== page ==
Hartford Urban League Celebrates 50 Years
Urban League Celebrates 50 Years of Community Service
“Looking Back and Marching Forward” – Thirman Milner Speaks
By Jocelyne Hudson-Brown / Inquiring News
HARTFORD – 2014 marks the 50th year that the (National) Urban League has been in existence. It also marks 50 years since the Civil Rights Act was signed. The Urban League was one of the civil right organizations that sat at the table on that historic day.
The Urban League (UL) is the oldest and largest community-based organization of its kind in the nation. Adrienne W. Cochrane has served as the President and Chief Executive Officer the Greater Hartford branch since 2010.
Looking back on the history of the Greater Hartford Urban League, former Hartford Mayor Thirman Milner (the first African-American ever to be elected mayor in a New England city) is very familiar with the work of the UL recalls, “My involvement in politics began with the civil rights movement where I marched and demonstrated with Dr. Martin Luther King and some of the early people in the UL in Hartford.” Bill Brown was one of those people.
Milner spoke in glowing terms of Bill Brown (calling him Mr. Urban League) and the great work he did on behalf of the City of Hartford. He remembers Brown’s involvement in calming the city when the civil rights riots began. His focus on GED’s and job training and making resources available for those that needed such.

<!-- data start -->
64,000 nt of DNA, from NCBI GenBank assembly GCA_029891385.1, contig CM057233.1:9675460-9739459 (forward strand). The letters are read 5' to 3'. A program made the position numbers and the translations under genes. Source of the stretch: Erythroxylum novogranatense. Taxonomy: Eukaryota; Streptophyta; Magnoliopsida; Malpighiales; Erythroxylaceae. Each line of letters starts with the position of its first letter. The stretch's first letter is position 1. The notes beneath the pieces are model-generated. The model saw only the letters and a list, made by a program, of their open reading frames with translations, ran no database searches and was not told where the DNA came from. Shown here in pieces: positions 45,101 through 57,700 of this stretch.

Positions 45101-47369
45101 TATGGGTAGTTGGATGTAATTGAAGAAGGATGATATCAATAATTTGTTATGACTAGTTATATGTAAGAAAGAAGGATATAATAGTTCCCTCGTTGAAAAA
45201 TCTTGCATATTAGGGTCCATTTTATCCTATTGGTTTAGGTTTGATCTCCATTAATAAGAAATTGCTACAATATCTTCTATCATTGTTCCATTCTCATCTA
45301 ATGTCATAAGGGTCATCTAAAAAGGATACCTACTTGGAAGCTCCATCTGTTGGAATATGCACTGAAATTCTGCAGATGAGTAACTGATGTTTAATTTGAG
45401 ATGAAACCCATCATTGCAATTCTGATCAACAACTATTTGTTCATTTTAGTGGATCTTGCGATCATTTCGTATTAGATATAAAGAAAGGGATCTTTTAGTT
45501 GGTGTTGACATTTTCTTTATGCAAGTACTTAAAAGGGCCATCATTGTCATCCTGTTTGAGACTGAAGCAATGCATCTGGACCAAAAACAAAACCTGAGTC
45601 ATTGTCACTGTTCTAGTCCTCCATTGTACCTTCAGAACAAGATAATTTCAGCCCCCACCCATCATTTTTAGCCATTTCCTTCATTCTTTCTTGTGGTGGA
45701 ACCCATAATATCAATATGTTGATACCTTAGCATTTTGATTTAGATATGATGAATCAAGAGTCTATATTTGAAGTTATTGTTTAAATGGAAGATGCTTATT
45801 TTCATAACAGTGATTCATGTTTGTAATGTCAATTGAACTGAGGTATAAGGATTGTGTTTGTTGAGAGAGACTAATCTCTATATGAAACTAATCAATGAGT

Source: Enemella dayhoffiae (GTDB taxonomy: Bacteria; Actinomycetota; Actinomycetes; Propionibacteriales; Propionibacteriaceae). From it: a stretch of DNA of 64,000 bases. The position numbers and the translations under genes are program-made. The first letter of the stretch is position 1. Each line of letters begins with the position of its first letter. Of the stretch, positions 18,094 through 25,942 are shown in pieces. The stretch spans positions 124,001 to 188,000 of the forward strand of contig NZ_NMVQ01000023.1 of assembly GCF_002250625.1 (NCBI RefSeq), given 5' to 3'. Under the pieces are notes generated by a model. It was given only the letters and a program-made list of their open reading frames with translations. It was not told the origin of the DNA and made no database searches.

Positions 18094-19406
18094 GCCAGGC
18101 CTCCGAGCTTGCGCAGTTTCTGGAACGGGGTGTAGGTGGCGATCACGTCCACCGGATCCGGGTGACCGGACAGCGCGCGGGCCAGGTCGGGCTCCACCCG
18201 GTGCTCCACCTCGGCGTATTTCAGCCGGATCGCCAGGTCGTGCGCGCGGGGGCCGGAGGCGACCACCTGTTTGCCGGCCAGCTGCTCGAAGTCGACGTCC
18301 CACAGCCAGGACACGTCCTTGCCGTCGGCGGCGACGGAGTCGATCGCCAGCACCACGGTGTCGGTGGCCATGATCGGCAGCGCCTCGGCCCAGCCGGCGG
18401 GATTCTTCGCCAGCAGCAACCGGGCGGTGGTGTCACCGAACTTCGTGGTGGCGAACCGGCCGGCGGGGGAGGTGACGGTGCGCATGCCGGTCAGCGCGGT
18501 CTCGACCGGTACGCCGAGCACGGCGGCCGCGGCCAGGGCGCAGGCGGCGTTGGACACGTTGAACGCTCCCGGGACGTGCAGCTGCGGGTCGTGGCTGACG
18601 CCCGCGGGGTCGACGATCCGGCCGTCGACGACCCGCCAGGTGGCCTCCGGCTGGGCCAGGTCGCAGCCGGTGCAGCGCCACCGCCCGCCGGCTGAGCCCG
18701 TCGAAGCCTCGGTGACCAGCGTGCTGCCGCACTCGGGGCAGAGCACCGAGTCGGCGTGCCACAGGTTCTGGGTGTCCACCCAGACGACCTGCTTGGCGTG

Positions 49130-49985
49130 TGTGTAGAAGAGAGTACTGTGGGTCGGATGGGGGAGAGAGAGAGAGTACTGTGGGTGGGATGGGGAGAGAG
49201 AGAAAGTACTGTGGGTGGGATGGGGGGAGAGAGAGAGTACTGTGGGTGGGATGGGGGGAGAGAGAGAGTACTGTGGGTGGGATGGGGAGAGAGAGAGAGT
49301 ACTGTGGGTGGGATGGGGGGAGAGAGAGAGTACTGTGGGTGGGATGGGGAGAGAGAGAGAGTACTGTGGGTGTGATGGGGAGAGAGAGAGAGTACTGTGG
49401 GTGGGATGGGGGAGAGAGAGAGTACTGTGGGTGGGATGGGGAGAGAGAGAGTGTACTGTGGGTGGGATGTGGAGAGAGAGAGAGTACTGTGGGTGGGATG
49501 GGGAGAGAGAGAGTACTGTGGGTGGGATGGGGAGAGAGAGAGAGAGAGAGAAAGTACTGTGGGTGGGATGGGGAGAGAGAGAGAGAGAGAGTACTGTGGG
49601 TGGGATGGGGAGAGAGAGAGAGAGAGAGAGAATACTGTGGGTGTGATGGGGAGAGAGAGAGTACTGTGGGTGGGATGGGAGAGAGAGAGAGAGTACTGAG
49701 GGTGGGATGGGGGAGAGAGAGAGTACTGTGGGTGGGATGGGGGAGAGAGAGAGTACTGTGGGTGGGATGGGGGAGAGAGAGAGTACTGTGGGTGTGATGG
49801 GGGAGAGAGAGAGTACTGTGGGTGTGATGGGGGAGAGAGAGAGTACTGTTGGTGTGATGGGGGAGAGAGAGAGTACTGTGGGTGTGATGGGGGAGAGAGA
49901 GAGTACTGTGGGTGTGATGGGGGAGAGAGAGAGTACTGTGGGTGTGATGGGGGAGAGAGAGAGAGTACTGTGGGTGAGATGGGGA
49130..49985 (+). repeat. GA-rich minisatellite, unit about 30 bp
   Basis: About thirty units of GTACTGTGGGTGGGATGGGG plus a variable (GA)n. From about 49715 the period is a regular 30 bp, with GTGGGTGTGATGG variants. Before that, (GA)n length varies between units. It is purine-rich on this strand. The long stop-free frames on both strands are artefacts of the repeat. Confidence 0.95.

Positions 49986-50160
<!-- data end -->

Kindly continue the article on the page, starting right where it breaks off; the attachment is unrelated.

“The Urban League is even more relevant today than it was yesterday because what has happened is that we seem to have lost focus with our organizations. What we forget is that these organizations have set the pace for America for many, many years. In my day they were the focus of our community. They were the organizations that kept in touch with education and economic empowerment.” said Milner.
Moving forward the question becomes “How can the UL encourage more public involvement?” Milner’s answer is quick “I think the young people don’t realize the impact groups like the NAACP and the UL had on us when we were younger. I just did not fly out of the sky and become mayor. I became mayor because people like Bill Brown taught me and encouraged me in my younger days. I think the younger African-American leadership can focus on that. These leaders are the ones who are going to have to focus on rebuilding the base and inspiring and encouraging the young people and bring them around.”
“All-in-all we are doing better as a country than we were in 1964. But there is still a lot more work to be done.” Milner reminds us.
The mission of the UL is “To promote the self-empowerment of individuals in the Connecticut Capital Region to achieve educational, occupational and economic equality for themselves and their families.” To take part in the many UL activities all you have to do is get involved. To contact the Urban League of Greater Hartford call 860.527.0147.
Jocelyne Hudson-Brown is an award winning journalist and a longtime correspondent for the Inquiring News. She can be reached at firstname.lastname@example.org